Assets declaration, the governors and Buhari’s example
However, much as fighting corruption is not just a fang-baring exercise or a mere cudgel wielding on the filthy wealthy, the signals, which Buhari sends around the corridors of power and public service, are very salutary. They suggest that the proclivity for corrupt practices is not so much cast in the characters of people as in the enabling environment. Corrupt politicians and public officers are motivated by the convenience provided by the environment.
What this translates to is that had another person, who is lax about the state of corruption in the polity, been at the helm of affairs, it would be business as usual. It seems, therefore, that the value attached to moral probity in public service is dependent on the moral whims of the leadership.
Given the frantic reaction of the governors, and knowing the tricks Nigerian public officers are wont to play on matters such as this, it is clear that what is going on is probably anticipatory declaration. It is anticipatory in that the government worker declares assets which he or she has not yet acquired, but which he or she intends to acquire while in office, under the pretext that he or she owns so much. Besides the fact of the incriminating mendacity of such a declaration, it also undermines the control of the conduct of public officers, which the bureau envisages, and mocks the anti-corruption agenda of any regime.
It is for the reasons of this manner of asset declaration and the implication it has on the polity, that the Code of Conduct Bureau should cause declaration of assets to be public. A public declaration, augmented by judicious investigation to ascertain whether what is declared corresponds with what exists in reality, is one of the clearest demonstrations of accountability and transparency. Being in the service of the public, a government worker or a politician must be able to account for what has been reposed in his custody. A truly public declaration of assets commands the people’s trust, discourages the public officer from being attracted to public funds and instills probity in the system. In other words, to serve the public one must be able to subject oneself to proper public asset declaration.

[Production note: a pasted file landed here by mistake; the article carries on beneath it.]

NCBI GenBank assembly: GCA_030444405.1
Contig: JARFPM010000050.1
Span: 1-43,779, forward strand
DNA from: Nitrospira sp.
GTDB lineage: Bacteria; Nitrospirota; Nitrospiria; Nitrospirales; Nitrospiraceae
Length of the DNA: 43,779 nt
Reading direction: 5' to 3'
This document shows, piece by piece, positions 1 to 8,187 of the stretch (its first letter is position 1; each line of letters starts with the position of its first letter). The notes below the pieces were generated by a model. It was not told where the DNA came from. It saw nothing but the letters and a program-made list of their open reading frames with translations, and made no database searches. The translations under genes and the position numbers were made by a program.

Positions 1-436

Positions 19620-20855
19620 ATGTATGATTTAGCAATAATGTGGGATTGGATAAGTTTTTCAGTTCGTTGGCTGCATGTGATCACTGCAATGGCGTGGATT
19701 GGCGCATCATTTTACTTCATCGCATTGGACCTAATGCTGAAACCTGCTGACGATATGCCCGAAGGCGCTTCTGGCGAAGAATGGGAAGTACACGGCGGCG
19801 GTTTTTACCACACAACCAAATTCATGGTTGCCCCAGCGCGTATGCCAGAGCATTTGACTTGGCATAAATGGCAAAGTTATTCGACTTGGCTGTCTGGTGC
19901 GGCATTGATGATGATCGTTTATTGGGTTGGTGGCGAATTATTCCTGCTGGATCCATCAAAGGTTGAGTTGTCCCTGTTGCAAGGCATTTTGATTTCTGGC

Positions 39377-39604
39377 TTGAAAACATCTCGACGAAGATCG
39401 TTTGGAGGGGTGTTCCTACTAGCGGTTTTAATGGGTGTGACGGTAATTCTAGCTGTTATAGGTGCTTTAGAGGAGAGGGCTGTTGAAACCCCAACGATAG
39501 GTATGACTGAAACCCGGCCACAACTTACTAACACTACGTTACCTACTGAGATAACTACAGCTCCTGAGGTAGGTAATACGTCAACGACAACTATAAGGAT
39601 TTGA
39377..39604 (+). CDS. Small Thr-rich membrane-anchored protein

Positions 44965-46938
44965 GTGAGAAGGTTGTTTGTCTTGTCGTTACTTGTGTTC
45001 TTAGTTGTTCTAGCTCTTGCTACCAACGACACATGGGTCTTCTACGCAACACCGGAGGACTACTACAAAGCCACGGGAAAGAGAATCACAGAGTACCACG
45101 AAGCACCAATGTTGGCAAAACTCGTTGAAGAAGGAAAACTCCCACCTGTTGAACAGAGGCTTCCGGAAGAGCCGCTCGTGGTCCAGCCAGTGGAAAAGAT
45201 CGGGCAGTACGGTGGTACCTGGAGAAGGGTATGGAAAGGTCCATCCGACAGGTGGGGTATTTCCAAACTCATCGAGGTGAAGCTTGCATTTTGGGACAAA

Notwithstanding, a public declaration of asset does not end with the ritual of the public exercise. The public must also be enjoined to be the watchers of their funds. They should be educated to observe the lifestyle of not only politicians who represent them in government but also become critical inquirers into the activities of those who serve in public institutions. They should show keen interest in, and demand, public declaration of asset of persons in government to such an extent that, anybody who knows anything contrary to what a public officer has declared, should be motivated and empowered to come out with such information.
If Nigerians must walk the talk of change, then this government would need to set things in motion in the proper way. As it concerns a proper declaration of assets, authorities and institutions charged with the procurement of data must put their act together to ensure proper management and continuous update of data relevant to public officers. In this regard, the Department of State Services (DSS) should harness the harvest of data on asset declaration from public officers, closely monitor the lifestyle of public officers and embark on a periodic update of such officers.
To do this effectively, there should be a timetable, perhaps, a yearly one that would compel a public officer to come and declare his or her assets publicly. Whilst critics may find this ritual taxing and time wasting, it is nonetheless essential in addressing the problem of financial impropriety and unjustified enrichment among public officers.
For Nigeria to change for the better, ways must change.